Our Lady of Guadalupe event is this weekend
WORTHINGTON — With a melting pot of languages, cultures and traditions in southwest Minnesota, the approaching Christmas season often brings people together in a festive holiday spirit of celebration.
From Lutherans who make lutefisk to Catholic traditions in Our Lady of Guadalupe and Posadas celebrations, if you didn’t grow up in those faiths, what is the significance of such things? And then there’s fruitcake. It’s not tied to any religion, but why does everyone have a distinct “love it” or “hate it” opinion?
Over the next few weeks, the Daily Globe will delve into some of these traditions with hopes of enlightening our readers about the traditions of the friends and neighbors around us.
At St. Mary’s Catholic Church tonight in Worthington, the public is invited to attend an informational program about Our Lady of Guadalupe and why it is celebrated locally. The Rev. Jim Callahan and the Rev. Luis Vargas say this year’s feast to Our Lady of Guadalupe will bring Anglo and Hispanic parishioners together to mark the celebration.
The celebration of Our Lady of Guadalupe began in Mexico, when her apparition appeared before an Indian man, Juan Diego, in 1535, Vargas explained.
Before Guadalupe’s apparition, Vargas said the Azteca tribe, which offered up human sacrifices to the sun, was struggling.
“For them, the God was the sun. They offered the heart of the people to the sun,” he said. “It was difficult to receive the new religion of Christianity.”
After Guadalupe’s appearance, Vargas said the tribe was more willing to accept Christianity.
“Many people think that the feast of Our Lady of Guadalupe is a Hispanic feast and they don’t realize that the apparition —yes, it appeared in Mexico — but she is considered the Patroness of the Americas,” Callahan added. “At the time she appeared, there was a lot of division in Mexico between the Spanish and the Indians. This brought unity to the communities.”
Our Lady of Guadalupe is considered the Patroness of Social Justice and deemed a unifier between people.
“It’s really important (to note that) because she appeared in Mexico and the picture of Guadalupe became a Mexican symbol, in reality it was a symbol for the whole church, and especially for the church in the Americas,” Callahan said.
Tonight’s program explaining Our Lady of Guadalupe begins at 7 p.m. in the church. It will include discussion about who she is, why Catholics celebrate her and the historical details surrounding her.
“She is the same as the Holy Virgin Mary,” said Vargas. “Some people think it is different, but it is the same.”
While the Our Lady of Guadalupe feast is traditionally marked on Dec. 12, St. Mary’s will host a 6 a.m. Mañanitas or birthday celebration, in which people will gather in the church to sing songs and hymns, and present roses in honor of Our Lady of Guadalupe.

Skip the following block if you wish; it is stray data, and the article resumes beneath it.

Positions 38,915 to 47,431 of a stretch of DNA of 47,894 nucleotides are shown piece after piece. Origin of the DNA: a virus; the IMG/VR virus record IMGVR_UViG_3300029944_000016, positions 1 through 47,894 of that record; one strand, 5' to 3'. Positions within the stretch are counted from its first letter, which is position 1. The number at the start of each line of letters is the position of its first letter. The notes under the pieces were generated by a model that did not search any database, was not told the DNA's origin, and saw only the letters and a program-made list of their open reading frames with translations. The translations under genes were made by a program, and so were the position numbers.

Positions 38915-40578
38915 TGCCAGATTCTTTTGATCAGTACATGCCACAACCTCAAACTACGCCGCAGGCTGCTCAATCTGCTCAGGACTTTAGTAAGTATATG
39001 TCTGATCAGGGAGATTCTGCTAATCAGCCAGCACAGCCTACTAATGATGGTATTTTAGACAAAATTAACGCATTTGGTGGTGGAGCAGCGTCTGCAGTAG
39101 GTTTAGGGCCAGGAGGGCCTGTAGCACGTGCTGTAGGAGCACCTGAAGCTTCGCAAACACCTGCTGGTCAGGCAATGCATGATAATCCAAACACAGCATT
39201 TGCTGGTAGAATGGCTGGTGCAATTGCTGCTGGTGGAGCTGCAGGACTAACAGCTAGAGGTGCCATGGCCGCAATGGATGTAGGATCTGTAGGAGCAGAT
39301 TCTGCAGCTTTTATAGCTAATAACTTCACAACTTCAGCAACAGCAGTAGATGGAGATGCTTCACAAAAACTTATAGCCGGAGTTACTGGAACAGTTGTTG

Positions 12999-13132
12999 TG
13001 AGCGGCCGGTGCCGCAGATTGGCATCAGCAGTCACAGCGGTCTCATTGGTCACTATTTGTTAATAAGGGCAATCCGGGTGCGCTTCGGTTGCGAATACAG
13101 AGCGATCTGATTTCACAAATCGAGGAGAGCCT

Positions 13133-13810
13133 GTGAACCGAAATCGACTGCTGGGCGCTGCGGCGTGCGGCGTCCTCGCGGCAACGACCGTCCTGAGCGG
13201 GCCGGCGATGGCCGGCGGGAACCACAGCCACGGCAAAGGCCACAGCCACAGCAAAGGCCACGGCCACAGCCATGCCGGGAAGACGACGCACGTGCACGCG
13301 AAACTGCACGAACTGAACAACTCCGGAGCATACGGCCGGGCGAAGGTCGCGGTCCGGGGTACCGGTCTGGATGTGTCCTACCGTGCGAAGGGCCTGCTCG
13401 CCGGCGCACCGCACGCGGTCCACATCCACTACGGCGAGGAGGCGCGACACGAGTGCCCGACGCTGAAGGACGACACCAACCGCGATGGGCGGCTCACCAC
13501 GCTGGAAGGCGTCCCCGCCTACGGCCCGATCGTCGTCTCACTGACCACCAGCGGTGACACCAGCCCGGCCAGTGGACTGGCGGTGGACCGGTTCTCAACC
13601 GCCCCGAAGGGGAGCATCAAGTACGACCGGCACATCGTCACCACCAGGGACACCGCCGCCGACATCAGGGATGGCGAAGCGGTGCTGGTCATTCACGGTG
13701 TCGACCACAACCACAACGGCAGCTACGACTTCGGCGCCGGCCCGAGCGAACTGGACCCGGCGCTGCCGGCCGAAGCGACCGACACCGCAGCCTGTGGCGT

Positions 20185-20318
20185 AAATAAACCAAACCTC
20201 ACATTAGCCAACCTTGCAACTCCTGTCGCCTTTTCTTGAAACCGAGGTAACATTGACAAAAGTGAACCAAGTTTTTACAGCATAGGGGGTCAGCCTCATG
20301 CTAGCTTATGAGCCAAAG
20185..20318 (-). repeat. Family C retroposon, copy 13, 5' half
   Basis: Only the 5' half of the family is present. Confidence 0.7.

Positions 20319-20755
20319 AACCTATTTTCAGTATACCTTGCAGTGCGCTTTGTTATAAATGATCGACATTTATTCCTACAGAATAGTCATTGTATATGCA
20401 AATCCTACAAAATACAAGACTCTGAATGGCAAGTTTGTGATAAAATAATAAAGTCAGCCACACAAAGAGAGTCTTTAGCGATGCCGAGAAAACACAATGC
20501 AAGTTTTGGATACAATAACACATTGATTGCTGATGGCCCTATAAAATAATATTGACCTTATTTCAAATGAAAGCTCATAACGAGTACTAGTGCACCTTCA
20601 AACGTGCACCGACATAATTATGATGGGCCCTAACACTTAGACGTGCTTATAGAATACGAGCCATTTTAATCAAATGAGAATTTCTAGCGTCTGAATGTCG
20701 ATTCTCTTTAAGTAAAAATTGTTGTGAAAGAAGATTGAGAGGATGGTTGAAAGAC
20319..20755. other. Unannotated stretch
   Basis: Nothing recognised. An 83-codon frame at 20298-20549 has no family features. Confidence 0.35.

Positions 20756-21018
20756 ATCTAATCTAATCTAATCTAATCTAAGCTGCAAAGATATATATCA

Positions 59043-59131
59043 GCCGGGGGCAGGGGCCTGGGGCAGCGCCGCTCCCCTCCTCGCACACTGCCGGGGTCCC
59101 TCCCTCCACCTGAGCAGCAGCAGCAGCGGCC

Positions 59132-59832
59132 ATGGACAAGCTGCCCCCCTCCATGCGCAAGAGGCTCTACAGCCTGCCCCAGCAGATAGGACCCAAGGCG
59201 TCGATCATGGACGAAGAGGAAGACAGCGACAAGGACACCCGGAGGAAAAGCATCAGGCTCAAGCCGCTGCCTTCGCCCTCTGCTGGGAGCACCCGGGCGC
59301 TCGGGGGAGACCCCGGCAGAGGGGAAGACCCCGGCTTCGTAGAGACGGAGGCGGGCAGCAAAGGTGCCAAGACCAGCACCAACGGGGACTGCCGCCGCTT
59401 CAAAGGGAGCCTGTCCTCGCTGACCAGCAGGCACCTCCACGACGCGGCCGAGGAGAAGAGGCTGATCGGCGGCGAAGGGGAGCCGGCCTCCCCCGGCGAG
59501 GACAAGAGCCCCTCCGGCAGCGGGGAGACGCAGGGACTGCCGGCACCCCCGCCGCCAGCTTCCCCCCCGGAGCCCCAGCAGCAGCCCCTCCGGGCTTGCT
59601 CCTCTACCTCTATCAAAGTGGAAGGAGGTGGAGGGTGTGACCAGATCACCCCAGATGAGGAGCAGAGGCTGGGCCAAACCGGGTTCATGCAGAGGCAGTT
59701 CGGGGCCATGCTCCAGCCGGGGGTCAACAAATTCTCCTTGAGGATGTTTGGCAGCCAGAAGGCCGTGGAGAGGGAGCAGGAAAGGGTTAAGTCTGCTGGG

The church will then conduct its celebratory feast, complete with a meal, silent auction, cultural presentations and dancing following the 10 a.m. English-speaking Mass on Sunday. A mariachi band will perform during the 10 and 11 a.m. services.
“Because (Our Lady of Guadalupe) is the patroness of the Americas, there will be people representing all different countries and cultures,” Callahan explained. A traditional dance group will also be visiting from Rochester to lead the processional with native dancing.
The celebration is expected to lure thousands of people to the church Sunday. As Callahan said, sometimes they can’t all fit in the church.
“You may have people who aren’t big church-goers, but on Our Lady of Guadalupe, everybody makes an appearance,” he said.
Callahan and Vargas are hopeful the celebration will be inclusive of all local Catholics, and said this is the first year both the Anglos and Hispanics are working together to plan the festival.
“I don’t know why it’s taken so long,” Vargas said. “Now, the Hispanic community is very active and involved in the church.”
In the 20 years St. Mary’s has offered a Hispanic Mass, Vargas said the number of Hispanic parishioners has grown immensely. Nearly 800 Hispanics attend Mass every Sunday. That is in addition to Mass offered on Thursday, Friday and Saturday afternoons.
“One of the things that we have tried to do is bring the two communities together — to look more at our similarities than our differences,” Callahan said. “This is the right time, people feel, to begin to merge the communities together — to be one community of faith.”
Callahan said bringing the congregation together in celebration is one way the church can overcome issues of racism and discrimination. In the three and a half years since he became a priest at St. Mary’s, he has already seen positive change.
“You have some people that wish Worthington was what it was like 30 years ago,” he said. “The reality is it will never go back to that.”
Following the celebration of Our Lady of Guadalupe, the church will move into Posadas, a nine-day novena that begins Dec. 16 and continues up to Christmas.
Posadas follows the story of Joseph and Mary looking for shelter. It’s a time of rest, reflection and prayers. At St. Mary’s, it includes a Dec. 22 celebration with piñatas for the children, food and fruits for all people.
For Vargas, a priest at St. Mary’s for the past year and a half, it’s easy to understand why traditions can be so confusing between people of diverse backgrounds. A native of Colombia, he said he had to learn all about the traditions of Our Lady of Guadalupe and Posadas after coming to St. Mary’s.
“For me, it was really difficult,” he said. “I understand why it’s really difficult for the white people to understand the celebrations.”